Getting Emotional

Since her company role debut as Puccini’s knife-wielding diva in 2011, soprano Sondra Radvanovsky has captivated audiences with her take on Tosca, a portrayal of smoldering intensity and burnished vocalism. Among her admirers is Met Music Director Yannick Nézet-Séguin, who teams up with Radvanovsky for the first time at the Met in this month’s revival of David McVicar’s lavish production. “Sondra is one of the true legends in today’s operatic world,” Nézet-Séguin says. “She is one of the very few with the charisma to hold everyone’s attention in these larger-than-life roles.” Ahead of opening night, Radvanovsky discussed her history with Tosca and how she gets in tune with the many facets and feelings of Puccini’s tempestuous heroine.

Do you identify with Tosca?
Yes—we share a profession, of course, but she is similar to me in so many other ways. I feel like I am her when I am on stage. Like many artists, she wears her heart on her sleeve and can be very sensitive. And who hasn’t been young and terribly in love? Who hasn’t said that they love someone one minute and then, during a fight, yells that they hate them?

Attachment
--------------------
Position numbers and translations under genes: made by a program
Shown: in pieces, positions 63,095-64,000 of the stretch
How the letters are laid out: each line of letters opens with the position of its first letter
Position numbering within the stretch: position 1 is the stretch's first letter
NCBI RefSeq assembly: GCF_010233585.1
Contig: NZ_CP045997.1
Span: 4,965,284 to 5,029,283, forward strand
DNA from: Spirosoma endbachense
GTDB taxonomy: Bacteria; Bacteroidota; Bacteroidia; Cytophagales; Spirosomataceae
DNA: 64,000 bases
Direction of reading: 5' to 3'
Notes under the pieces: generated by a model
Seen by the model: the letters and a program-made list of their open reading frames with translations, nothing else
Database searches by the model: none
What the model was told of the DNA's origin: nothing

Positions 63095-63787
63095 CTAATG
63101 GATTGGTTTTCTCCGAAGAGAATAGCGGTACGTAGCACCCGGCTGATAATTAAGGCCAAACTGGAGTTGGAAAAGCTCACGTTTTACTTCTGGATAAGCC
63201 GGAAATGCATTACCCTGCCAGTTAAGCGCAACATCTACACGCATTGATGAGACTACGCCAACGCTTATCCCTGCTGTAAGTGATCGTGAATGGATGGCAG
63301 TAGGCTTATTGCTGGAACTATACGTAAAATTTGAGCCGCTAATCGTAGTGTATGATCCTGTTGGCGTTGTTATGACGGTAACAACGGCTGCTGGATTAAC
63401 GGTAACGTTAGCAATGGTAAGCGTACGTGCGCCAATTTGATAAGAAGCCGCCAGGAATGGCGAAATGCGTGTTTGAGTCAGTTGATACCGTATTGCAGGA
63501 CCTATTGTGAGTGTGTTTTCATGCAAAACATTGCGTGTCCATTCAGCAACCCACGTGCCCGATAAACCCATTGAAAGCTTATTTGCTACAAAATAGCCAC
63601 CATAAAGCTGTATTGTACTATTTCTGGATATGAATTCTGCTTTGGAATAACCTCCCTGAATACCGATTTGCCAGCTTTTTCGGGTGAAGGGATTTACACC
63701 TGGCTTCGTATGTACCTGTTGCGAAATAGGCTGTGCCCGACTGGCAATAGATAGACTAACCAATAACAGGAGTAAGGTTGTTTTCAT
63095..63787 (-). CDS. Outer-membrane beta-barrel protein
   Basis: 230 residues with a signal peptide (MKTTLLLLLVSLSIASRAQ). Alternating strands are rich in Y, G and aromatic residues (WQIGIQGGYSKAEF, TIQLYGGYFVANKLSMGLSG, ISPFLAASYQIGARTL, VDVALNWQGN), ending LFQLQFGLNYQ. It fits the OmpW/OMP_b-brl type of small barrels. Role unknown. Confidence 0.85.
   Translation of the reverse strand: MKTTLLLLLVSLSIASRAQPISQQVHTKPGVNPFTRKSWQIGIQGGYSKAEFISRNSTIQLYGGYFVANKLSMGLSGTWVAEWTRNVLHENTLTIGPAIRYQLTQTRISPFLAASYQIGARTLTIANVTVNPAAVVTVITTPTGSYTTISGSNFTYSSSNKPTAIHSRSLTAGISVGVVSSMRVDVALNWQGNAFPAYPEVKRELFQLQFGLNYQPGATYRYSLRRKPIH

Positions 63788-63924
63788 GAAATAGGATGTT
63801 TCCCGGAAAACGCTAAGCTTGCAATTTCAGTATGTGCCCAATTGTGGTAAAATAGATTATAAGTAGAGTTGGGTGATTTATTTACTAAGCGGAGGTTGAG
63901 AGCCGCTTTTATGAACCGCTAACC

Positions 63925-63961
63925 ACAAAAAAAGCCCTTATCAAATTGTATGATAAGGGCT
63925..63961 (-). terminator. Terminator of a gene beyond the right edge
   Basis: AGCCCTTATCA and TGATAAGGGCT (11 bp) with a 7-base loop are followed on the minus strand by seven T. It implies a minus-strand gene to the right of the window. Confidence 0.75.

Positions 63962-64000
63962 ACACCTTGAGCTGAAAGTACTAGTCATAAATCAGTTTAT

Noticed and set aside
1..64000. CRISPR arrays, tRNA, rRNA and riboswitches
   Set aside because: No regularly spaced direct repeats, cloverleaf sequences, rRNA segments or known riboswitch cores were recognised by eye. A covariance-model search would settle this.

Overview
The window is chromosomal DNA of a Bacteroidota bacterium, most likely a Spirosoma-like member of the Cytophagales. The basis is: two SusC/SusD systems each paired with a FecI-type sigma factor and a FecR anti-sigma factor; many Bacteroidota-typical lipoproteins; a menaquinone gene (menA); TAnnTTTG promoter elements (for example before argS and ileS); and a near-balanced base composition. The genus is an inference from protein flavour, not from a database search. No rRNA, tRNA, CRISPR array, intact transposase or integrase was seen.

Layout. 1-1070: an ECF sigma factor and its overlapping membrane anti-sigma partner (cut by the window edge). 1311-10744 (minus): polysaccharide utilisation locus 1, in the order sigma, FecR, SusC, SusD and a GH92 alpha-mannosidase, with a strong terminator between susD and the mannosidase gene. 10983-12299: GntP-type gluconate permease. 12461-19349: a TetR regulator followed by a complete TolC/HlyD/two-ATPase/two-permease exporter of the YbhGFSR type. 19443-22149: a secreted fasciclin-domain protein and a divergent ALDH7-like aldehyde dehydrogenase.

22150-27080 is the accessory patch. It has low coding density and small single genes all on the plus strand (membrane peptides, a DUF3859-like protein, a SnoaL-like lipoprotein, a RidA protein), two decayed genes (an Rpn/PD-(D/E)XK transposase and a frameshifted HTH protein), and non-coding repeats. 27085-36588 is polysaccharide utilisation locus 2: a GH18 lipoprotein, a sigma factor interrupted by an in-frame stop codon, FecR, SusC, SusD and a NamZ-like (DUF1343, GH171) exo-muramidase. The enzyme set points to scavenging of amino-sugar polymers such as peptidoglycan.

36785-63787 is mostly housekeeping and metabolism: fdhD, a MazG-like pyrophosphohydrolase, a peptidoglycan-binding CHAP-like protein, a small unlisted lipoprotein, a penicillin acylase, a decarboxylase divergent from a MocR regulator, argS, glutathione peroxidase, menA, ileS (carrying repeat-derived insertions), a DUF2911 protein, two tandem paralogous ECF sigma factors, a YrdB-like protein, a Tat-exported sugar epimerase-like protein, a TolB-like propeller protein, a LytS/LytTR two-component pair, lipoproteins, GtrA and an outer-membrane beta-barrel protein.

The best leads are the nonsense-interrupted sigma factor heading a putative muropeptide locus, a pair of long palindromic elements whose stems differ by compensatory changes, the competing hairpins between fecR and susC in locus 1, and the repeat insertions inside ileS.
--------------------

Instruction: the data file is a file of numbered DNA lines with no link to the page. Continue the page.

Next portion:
Do you have to get into a certain mindset before you sing the role?
I actually do. Before I go on stage, I take a few minutes to sit down, look inside myself, and see what emotional issues are bothering me that day. I find singing Tosca very therapeutic because if I have any aggression or strong emotions, I can live them out on stage and use them to make her a richer character.

Has your interpretation evolved over the last decade?
I think it has changed so much, actually. I used to look at Tosca as frenetic, impulsive even, with very raw emotions. But as I have gotten to know her more, through so many different productions, I have found that she is simpler, the type of woman who would risk everything for love—both her love of Cavaradossi and her love of God. I keep searching for the softer side of her: less diva, more young woman with a God-given talent.

Vocally, what sets the role apart?
For me, what makes Tosca unique and rewarding is her emotions. But, as a singer, if you get too caught up in the emotions of the character, it is easy to get “tight” in your body and your throat. Tosca has a large vocal range and asks the singer for every dynamic and nuance possible, and if you are tight, it can harm your voice and result in a vocal production that is not as beautiful. So the thing I love most about the role can also be the most difficult part!